Postby HappyPoet » Sat Oct 22, 2011 3:04 pm

1eye wrote:PML + "MS" can be a lot worse, and more deadly, than "MS" alone.
Excellent point.

1eye wrote:What is really missing is the rate of lesions, new disabilities, relapses, and generally getting worse after the procedure.
Excellent points, or maybe I should say endpoints. :wink: vc
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Re: Dr. Zamboni-CCSVI is "difficult to treat"

Postby Cece » Sat Oct 22, 2011 3:54 pm

Is getting treated better than not? It's a question answered in retrospect.

Here is the video with Dr. Sclafani, where he made the comparison between the early days of vaccinations and the early days of CCSVI. It's from a year ago, and CCSVI moves fast, so I'd assume some of what is said is outdated. http://vimeo.com/17889703

I don't think our CCSVI IRs would be offering the procedure if they did not think it could benefit their patients.

Even as advocates, we cannot carry the weight of all bad outcomes on our shoulders. We give what warnings we know, as we know them. I have warned of the uncertain dangers of stents; the uncertain dangers of valve tearing, as done in Costa Mesa; the danger in being on antiplatelets such as Plavix or aspirin instead of anticoagulants; the danger of taking anticoagulants; the danger of not having early follow-up care; the danger of not having the means to have a second procedure if a complication requires it; the danger of letting a clot harden instead of promptly treating; the danger of balloon size being chosen by what's seen on flouroscopy instead of the more accurate IVUS; and more. Scarring, clotting, intimal hyperplasia. Subdural hematoma. Vein dissection, leading to clotting. Apparent stenoses that aren't really stenoses. Stenoses that are missed. Blood flow that is returned to normal, yet no improvements happen. Improvements that are lost.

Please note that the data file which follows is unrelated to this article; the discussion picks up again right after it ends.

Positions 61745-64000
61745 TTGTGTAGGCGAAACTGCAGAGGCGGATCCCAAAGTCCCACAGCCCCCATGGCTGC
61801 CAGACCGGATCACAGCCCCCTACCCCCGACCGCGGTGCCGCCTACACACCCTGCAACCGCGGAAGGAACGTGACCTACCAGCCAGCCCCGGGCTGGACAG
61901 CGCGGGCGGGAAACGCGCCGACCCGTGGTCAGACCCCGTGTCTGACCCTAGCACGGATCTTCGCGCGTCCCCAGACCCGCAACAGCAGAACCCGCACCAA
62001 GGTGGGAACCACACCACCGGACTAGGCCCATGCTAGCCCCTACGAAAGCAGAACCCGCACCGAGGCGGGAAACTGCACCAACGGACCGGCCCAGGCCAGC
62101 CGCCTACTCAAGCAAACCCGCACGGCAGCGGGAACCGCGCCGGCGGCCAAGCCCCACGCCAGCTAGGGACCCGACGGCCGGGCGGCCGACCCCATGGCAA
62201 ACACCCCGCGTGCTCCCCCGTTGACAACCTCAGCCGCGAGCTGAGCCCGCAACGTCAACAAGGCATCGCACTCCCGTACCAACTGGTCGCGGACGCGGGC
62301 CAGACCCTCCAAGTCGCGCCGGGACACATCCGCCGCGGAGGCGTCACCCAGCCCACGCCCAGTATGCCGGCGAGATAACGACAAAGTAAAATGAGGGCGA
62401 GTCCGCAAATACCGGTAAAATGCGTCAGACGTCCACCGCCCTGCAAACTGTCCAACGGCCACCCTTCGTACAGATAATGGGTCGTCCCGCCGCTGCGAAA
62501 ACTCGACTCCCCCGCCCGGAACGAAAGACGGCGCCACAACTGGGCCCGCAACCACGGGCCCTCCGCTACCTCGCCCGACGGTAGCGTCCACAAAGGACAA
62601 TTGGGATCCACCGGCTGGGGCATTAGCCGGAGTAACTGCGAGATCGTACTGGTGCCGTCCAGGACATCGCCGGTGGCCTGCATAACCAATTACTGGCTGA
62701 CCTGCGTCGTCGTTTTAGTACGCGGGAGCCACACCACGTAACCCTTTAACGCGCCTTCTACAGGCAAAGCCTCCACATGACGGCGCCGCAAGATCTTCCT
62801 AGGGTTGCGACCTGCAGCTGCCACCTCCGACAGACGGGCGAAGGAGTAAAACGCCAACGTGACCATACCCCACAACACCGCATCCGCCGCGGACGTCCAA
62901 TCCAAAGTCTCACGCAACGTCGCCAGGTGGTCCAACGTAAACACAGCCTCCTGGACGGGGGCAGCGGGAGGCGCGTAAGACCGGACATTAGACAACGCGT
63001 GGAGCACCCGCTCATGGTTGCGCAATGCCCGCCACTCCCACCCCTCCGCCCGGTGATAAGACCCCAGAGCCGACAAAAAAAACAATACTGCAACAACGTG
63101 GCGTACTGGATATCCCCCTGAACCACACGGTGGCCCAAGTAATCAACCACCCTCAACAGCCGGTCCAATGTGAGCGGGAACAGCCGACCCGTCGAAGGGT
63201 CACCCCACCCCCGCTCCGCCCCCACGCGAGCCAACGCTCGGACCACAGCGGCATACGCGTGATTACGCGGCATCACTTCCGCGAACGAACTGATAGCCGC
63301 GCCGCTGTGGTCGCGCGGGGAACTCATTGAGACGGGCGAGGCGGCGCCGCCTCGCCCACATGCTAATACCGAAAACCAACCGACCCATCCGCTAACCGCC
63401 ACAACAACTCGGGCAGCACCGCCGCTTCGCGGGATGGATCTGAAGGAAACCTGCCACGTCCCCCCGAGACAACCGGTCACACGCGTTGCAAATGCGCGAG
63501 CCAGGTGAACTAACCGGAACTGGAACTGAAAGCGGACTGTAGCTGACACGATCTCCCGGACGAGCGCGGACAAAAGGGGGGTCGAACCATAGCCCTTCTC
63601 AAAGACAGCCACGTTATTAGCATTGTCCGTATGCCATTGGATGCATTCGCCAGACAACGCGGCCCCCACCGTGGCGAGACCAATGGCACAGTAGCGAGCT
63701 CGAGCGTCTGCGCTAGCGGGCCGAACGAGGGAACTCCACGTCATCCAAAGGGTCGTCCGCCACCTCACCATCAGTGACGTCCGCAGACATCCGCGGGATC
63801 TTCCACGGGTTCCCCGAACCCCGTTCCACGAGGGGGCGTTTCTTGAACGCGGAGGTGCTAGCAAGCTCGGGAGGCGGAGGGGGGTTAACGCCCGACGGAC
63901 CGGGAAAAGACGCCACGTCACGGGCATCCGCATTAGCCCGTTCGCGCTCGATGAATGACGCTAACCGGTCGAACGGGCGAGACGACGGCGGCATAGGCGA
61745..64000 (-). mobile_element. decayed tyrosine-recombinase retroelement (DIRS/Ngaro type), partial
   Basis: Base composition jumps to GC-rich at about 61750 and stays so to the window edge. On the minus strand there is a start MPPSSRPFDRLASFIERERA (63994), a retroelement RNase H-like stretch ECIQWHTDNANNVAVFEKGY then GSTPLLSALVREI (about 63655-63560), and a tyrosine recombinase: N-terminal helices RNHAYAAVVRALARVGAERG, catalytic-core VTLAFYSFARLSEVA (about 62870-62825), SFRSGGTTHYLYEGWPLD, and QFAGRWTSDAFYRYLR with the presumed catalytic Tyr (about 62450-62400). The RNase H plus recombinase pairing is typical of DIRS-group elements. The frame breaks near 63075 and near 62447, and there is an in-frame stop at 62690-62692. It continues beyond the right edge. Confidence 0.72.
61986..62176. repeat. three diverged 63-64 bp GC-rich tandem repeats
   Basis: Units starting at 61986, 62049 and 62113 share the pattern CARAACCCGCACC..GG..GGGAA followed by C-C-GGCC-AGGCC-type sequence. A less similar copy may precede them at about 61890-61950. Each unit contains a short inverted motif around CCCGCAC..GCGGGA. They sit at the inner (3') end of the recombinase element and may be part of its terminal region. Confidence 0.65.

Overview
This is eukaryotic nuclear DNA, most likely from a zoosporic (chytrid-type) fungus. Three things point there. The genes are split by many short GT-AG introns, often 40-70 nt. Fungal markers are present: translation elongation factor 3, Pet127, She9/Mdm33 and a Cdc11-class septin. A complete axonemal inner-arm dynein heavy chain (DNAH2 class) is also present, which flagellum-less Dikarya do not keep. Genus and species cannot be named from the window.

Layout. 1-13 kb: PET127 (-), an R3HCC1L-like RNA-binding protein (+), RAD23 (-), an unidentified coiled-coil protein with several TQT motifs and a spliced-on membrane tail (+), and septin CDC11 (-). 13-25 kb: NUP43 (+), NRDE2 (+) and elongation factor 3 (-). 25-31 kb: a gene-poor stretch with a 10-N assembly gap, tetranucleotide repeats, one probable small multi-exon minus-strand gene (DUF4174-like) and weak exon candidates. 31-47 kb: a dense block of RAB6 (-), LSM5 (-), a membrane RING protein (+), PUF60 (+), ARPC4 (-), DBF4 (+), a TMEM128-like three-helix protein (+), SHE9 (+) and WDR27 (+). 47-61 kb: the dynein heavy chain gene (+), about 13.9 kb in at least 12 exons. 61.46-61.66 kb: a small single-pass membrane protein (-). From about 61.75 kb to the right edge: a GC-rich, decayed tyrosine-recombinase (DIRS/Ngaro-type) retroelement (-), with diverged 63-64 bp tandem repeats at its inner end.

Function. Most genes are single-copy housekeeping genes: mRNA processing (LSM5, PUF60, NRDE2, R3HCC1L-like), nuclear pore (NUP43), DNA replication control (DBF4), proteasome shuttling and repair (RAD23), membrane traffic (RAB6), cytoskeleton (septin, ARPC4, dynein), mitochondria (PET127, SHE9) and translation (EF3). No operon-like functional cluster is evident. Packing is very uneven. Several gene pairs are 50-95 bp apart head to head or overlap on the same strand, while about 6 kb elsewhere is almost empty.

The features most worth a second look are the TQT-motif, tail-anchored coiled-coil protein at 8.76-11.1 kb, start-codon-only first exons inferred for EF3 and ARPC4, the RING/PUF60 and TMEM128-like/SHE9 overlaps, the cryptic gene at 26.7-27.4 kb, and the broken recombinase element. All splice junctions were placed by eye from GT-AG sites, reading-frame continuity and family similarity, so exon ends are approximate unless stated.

I was more probably more scared than most people when I got on the table, because I knew the possible outcomes.
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Re: Dr. Zamboni-CCSVI is "difficult to treat"

Postby CureOrBust » Sat Oct 22, 2011 5:40 pm

Veins are being ballooned BEYOND their inherent "elastic tendencies", otherwise they would simply resume right back to their original size, very soon after the balloon is let down (ie while still being viewed by the dr). I think the idea is "controlled" tearing of the tissue, which should then heal in a new size/length. This "tearing" (or whatever the medical term is for it) is by my understanding the cause for the majority of the clots/thrombosis.
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Re: Dr. Zamboni-CCSVI is "difficult to treat"

Postby Johnnymac » Sun Oct 23, 2011 7:30 am

Hey folks, been a while...needed a break from everything.

I think what Cheer is saying is not to be discounted or taken lightly. Unfortunately, Courtney has not had any lasting improvements from her procedure in Brooklyn, and in the last couple of weeks seems to have progressed more.

We had one of the best Dr's out there treat her CCSVI; however, because we have no local follow up options with Drs who are taking the currently accepted testing methodologies seriously we are in a state of limbo unless we can find the money to travel out of state everytime we need a followup. I believe she restenosed shortly after her procedure but without good local follow-up and testing we're right back where we were to start with, and we've spent a lot of money in the process.

We have had local followup with well respected IRs since her treatment in May, she's had two ultrasounds and the Dr says her veins are fine. Neither follow-up was done with a true protocol, and because the doctor is skeptical they aren't going to invest their dollars getting staff trained to test and treat something that he says is still up in the air. This is a sentiment we've run into many times.

If you have the means to make multiple out of state trips, can pay out of pocket for multiple treatments by all means push forward, but if you're struggling financially you may want to be more cautious.

We're planning on moving in the next 1-2 years, and will be making our top criteria a location with good CCSVI treatment and care options.

Best of Luck to you all,
John and Courtney
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Re: Dr. Zamboni-CCSVI is "difficult to treat"

Postby munchkin » Sun Oct 23, 2011 8:24 am

So sorry to hear that Courtney has not held the improvements.